Landmark study on caste slavery in Kerala gets a new edition after four decades

In the early 1970s, K. Saradamoni, one of the pioneers in Dalit and gender studies in Kerala, came across an old file titled 'Abolition of Slavery in Kerala', while going through the archives at the India Office Library, London. She was at that time about to begin working on her PhD under the French anthropologist Louis Dumont. That file set her off on a quest which led to her pioneering work 'Emergence of a slave caste: Pulayas of Kerala', published in 1980.

Though that first of its kind study on caste slavery in Kerala became an important reference material, the book was not re-issued, until four decades later, a second edition came out last month, published by People's Publishing House, Delhi.

"The publishers had received several requests regarding this book. Though the book physically came out after she passed away in May, the work on it had begun before that, but got delayed due to COVID-19," says Saradamoni's daughter G. Arunima, Director of Kerala Council for Historical Research (KCHR).

With a wealth of source materials, including administrative reports, writings by British officers, travellers and church mission records of the 1800s and 1900s, Saradamoni traces the evolution and abolition of slavery in Kerala. According to the system that existed in Kerala in the early 1800s, slaves were the absolute property of their masters. They were not attached to the soil. They could be made to do any work and could be sold to anyone. They did not even own their children. They begot children so that the master could have a continuous supply of workers. Pulayas constituted the largest slave community in Kerala.

She notes that the price of slaves in Kerala, as gleaned from several records, varied from ₹6 to ₹18. There were instances of the master selling the husband and wife or the children separately to different persons. The masters gave them just enough for subsistence. The master was not accountable to any person for what he did with his slaves. He was the legal judge of their offences and could punish them by death.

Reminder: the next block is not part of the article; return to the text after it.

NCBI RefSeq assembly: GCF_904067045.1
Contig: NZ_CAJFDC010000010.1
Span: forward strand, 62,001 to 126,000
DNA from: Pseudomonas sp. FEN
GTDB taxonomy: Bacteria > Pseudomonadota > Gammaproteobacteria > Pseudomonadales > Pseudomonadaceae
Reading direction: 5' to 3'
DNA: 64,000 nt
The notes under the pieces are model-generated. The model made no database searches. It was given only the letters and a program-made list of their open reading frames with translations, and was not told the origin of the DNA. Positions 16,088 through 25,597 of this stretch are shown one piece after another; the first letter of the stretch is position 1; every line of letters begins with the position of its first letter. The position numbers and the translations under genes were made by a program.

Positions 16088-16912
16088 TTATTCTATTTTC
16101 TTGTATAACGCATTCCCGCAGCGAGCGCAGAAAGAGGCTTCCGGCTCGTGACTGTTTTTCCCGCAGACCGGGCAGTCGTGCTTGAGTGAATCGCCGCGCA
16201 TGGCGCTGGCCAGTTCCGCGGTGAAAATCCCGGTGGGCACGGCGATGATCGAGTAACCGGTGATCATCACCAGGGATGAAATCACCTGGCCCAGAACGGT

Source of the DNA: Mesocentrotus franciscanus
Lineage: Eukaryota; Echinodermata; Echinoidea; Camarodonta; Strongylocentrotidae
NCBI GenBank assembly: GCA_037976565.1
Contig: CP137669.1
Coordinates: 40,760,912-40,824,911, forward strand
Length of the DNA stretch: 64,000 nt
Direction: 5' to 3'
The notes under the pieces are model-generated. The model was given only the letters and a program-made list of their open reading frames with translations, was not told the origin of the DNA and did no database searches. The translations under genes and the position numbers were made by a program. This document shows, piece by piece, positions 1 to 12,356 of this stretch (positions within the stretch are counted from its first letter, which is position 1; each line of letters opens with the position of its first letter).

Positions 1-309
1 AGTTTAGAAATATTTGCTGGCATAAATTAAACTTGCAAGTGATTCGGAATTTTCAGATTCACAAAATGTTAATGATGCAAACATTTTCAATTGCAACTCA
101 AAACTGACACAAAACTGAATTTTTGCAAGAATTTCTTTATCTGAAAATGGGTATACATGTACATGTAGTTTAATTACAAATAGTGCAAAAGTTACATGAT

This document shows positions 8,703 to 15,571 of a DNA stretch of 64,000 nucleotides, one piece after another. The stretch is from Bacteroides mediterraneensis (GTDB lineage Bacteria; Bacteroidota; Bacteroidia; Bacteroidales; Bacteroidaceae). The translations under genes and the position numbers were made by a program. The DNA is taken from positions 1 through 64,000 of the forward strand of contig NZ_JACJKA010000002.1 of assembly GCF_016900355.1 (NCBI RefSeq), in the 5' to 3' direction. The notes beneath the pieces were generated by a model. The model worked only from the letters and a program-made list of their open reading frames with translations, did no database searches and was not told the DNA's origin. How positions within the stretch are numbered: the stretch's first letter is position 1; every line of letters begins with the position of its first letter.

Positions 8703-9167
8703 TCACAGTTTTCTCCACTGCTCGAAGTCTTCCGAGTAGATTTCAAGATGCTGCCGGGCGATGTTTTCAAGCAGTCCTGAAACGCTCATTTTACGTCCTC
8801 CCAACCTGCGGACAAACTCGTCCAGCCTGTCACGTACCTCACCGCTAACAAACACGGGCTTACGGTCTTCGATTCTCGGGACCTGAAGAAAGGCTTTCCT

The British Government in India legally abolished slavery in 1843. Malabar came under the scope of this act as it was under Madras presidency, but it did not apply to the princely states of Travancore and Cochin. The first anti-slavery proclamation was issued in Travancore in 1853, but it had a clause ensuring that the freedom of slaves will not affect the caste hierarchy and other 'customs'.

The Cochin royals issued the proclamation in 1854, with an additional clause ensuring that the slave and a free man will not be treated differently, if found guilty of any penal offence, thus granting the slave equality before law for the first time. This clause was included in a fresh declaration in Travancore in 1855. Travancore had around ten thousand slaves during the time of abolition.

The final legal blow to slavery in India was struck by the Indian Penal Code, which came into force in 1862. But Saradamoni writes that the Government did not also bother to create the climate nor the necessary machinery for implementation. The abolition did not result in immediate emancipation of the slaves, with many still remaining with their old masters. These castes were still denied access to public courts and other institutions, and education was also denied to them, making it hard for them to improve their social situation. The Cochin State Manual of 1911 admitted that the state of the 'freed' slaves had not changed even after half a century.

She writes how the former agrestic slaves and traditional agricultural labour of Kerala had to wait for nearly a century before they could attain proprietary rights over the sites on which their huts were built, through land reform measures.

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Printable version | Sep 17, 2021 4:57:53 PM |

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